It's hard to go wrong with a story about clever criminals who must worry not only about the authorities but about the treachery of other clever criminals. Master thief Joe (Hackman) decides to call it quits after a profitable jewel store robbery in which his unmasked face is caught on camera. Trouble is, he's already committed to another, bigger job--stealing a gold shipment from a Swiss freight plane--for his fence & paymaster Mickey (Devito). Mickey won't pay off for the jewel job until Joe does the "Swiss thing." The film's first big flaw is that the animosity between Joe & Mickey, who are apparently longtime friends & associates, is never explained enough to justify why they are so willing to stick it to one another. This is a problem because Hackman's character is supposed to occupy the moral high ground (always important when everybody's a criminal) but, in the story, comes across at least as treacherous as Devito's. Fine portrayals by Hackman & Devito cover up rather than diminish this flaw. From then on it's all one twist after another, not all of which twist without leaving open holes behind. Will Joe do the job and, if so, end up doing it the way Mickey wants? Does Joe's supercool, Impossible-Mission crew (Lindo, Jay & Pigeon) trust him & stick with him all the way? Is Mickey's brash young nephew & protégé Jimmy (Rockwell), whom Mickey sends to watch Joe, really as cluelessly macho as he seems? Joe's heist plans ("cute as a pailful of kittens") are too complicated to work unless His Honor Judge Murphy is too sleepy to enforce his law. But they provide a marvellous venue for Mamet to work the lost magic of Welles & Hitchcock: developing characters through interaction & dialog. The supporting cast carries most of this task & does it very well, particularly thieves Lindo, Rockwell & Jay. Jimmy's pushy questions to the other thieves are met by cool, obfuscating questions in reply ("How long's he been with that girl?" "How long is a Chinaman's name?"). Pigeon is suitably hard-edged for this taut film, but a lone actress surrounded by so many tough actors has to bring something extra to stand out. Though he'll probably be best remember for "Hoosiers," and with respects to DeNiro in films such as "Heat" & "The Score," Hackman is the most accomplished actor in films such as this, whether as a cop ("The French Connection"), a private-eye ("Night Moves"), a technician ("The Conversation," "Enemy of the State"), a spy ("Target") or even an attorney ("Under Suspicion"). He's the top master because he rarely fails to score, even in films with plot holes, weak premises & contradictions, with his strong & convincing characterizations, the almost insane passion that lurks just beneath his plain Midwestern veneer. Fine production values, understated but effective actions scenes & an above-average music score help Hackman & Co. make "Heist" a watchable rather than forgettable thriller. Enjoy the portrayals & action but don't think too much.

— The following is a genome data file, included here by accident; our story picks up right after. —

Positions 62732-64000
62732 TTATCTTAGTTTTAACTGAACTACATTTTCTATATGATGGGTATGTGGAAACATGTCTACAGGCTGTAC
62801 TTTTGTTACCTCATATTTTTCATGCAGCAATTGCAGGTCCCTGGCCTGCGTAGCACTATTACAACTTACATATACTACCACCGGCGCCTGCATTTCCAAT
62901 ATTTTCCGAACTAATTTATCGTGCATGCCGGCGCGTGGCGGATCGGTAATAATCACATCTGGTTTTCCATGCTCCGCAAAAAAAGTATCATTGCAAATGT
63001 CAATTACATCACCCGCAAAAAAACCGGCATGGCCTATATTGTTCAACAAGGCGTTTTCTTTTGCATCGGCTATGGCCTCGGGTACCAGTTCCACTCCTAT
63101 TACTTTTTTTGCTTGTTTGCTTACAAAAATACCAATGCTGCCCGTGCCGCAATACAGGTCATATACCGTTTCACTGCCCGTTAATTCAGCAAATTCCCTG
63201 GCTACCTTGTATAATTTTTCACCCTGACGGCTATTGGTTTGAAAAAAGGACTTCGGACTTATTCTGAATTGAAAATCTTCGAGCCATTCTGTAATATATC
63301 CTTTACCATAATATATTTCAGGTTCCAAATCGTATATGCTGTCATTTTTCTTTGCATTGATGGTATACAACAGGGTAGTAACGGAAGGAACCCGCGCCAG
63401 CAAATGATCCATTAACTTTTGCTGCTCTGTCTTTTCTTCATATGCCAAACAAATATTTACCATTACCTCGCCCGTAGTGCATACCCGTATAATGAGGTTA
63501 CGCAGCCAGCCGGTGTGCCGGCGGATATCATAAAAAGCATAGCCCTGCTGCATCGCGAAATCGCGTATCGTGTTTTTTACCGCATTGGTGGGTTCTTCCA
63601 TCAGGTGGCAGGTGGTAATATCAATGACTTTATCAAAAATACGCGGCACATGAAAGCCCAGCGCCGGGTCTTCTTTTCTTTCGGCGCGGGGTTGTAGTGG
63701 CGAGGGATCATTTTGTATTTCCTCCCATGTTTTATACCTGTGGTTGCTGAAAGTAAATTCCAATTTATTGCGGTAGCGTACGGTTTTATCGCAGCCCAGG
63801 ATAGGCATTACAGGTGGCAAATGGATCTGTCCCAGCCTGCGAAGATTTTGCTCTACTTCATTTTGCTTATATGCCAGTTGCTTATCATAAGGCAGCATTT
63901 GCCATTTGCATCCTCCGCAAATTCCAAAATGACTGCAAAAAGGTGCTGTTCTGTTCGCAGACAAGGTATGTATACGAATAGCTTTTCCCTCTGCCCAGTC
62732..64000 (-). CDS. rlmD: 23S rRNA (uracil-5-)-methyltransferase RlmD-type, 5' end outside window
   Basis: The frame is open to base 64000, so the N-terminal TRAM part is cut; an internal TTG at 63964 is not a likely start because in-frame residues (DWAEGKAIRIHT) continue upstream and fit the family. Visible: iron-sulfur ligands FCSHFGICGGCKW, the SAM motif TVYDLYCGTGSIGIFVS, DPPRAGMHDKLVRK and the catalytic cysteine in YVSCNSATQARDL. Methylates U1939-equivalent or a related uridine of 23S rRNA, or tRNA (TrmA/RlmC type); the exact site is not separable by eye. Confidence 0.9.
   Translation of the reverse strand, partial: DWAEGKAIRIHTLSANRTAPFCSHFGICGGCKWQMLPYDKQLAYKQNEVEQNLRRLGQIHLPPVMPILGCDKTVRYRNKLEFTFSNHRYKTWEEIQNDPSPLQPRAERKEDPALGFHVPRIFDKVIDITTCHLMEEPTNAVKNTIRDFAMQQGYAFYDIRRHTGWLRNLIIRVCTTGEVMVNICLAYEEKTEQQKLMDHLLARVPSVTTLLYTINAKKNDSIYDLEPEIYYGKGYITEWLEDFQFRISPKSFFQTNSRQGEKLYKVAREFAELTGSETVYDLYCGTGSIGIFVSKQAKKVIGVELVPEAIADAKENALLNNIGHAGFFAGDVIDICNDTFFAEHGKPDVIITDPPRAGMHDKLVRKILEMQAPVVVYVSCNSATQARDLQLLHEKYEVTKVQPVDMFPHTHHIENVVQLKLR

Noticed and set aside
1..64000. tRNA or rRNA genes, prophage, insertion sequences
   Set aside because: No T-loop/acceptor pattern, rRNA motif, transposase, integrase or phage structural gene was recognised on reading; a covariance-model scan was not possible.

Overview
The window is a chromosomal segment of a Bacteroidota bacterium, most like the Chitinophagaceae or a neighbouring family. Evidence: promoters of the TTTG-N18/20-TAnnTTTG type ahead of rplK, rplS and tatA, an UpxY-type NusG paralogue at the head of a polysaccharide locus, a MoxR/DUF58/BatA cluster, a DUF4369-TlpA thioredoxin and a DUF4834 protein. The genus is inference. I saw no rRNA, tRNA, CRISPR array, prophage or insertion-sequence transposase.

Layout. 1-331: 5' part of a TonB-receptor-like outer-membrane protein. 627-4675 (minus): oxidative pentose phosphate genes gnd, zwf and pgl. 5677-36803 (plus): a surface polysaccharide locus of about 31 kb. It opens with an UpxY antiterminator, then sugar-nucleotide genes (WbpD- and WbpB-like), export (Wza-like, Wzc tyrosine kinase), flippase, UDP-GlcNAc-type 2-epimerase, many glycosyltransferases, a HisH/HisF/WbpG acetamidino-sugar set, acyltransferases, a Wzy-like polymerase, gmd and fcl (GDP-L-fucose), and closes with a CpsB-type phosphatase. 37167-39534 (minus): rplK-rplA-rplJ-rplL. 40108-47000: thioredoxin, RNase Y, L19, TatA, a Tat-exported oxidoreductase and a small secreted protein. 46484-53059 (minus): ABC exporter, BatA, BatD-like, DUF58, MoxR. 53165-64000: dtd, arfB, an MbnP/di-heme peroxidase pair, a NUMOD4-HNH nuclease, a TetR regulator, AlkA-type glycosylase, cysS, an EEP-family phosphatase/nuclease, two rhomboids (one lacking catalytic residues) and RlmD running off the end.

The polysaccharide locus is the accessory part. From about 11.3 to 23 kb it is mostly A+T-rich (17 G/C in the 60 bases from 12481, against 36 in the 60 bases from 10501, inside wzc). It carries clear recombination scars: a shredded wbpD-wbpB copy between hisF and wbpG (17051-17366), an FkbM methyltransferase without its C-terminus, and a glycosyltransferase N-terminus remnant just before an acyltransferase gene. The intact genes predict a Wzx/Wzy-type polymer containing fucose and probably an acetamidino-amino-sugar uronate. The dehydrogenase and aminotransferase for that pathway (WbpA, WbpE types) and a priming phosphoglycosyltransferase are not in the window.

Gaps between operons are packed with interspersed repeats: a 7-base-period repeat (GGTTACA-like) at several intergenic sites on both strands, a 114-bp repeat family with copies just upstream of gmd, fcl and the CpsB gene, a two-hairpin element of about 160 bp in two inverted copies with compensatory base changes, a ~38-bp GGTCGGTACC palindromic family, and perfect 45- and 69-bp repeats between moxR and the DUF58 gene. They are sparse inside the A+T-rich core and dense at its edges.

Reviewed by Epsillion 7 / 10 / 10

The perfect model... trips at the end of the runway

The cast alone suggests that this will be an amazing movie...and it was. The amazement however, ended just before the movie did. The performances were all great - however the writing talents were not well suited for actors of this caliber. The writer's talents were more on par with ... well... fortune cookies. This is not to say that the whole thing is bad. It is just that the ending is just over done. The whole 'tricked-ya' thing is a little old, but still acceptable. The 'tricked-ya tricked-ya tricked-ya' type endings are about as creative as a dream-sequence ending. To the defense of the movie, it is better the second time, as you are no longer worried about the ending and just enjoying the acting.